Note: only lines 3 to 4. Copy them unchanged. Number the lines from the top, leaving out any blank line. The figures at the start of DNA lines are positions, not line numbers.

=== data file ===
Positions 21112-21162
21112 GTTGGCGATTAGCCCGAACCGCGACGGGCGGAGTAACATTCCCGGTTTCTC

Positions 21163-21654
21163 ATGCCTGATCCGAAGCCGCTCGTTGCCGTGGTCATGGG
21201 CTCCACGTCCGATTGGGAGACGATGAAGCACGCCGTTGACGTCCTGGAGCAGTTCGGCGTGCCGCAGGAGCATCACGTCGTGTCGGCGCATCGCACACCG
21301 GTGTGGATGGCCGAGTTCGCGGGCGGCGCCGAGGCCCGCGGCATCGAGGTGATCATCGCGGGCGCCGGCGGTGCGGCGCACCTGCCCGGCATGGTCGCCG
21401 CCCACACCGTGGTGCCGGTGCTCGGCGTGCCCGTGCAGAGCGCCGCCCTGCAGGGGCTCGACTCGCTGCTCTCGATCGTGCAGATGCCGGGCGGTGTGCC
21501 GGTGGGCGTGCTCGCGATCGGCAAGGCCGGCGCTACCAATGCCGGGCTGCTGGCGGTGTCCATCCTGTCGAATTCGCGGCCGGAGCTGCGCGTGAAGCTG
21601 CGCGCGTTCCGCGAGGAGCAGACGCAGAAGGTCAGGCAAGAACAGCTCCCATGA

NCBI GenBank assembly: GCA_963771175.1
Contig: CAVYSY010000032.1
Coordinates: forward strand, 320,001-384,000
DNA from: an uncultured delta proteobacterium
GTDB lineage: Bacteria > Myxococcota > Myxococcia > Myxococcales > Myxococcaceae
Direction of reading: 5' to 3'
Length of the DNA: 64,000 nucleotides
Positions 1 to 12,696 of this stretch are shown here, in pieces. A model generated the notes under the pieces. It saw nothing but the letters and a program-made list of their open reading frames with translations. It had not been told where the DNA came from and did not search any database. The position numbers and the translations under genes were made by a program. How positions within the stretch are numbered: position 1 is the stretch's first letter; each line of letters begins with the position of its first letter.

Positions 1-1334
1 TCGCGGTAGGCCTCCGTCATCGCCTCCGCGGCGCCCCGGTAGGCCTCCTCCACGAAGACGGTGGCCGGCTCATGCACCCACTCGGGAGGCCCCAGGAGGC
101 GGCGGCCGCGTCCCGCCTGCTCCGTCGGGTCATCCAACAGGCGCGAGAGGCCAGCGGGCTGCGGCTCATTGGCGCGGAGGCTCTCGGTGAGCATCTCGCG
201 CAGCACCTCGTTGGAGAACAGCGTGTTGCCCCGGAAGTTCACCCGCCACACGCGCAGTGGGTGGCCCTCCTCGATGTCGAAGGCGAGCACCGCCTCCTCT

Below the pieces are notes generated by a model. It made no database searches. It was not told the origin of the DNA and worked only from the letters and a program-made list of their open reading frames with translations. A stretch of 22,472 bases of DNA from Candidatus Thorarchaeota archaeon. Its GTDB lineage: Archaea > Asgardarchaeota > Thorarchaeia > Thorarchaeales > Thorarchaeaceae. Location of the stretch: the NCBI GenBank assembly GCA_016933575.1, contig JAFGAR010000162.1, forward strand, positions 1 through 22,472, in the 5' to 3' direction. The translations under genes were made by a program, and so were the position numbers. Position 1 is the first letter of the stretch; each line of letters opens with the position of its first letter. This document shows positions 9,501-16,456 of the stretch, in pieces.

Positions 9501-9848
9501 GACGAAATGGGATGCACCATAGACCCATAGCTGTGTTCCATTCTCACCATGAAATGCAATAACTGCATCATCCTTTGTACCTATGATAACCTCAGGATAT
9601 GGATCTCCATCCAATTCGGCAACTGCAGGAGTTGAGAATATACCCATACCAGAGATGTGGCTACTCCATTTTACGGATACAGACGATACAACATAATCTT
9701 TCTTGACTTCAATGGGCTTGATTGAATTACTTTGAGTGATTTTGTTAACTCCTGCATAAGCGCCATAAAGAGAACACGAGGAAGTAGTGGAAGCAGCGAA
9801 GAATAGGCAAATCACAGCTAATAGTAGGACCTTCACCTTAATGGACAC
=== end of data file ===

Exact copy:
Positions 21163-21654
21163 ATGCCTGATCCGAAGCCGCTCGTTGCCGTGGTCATGGG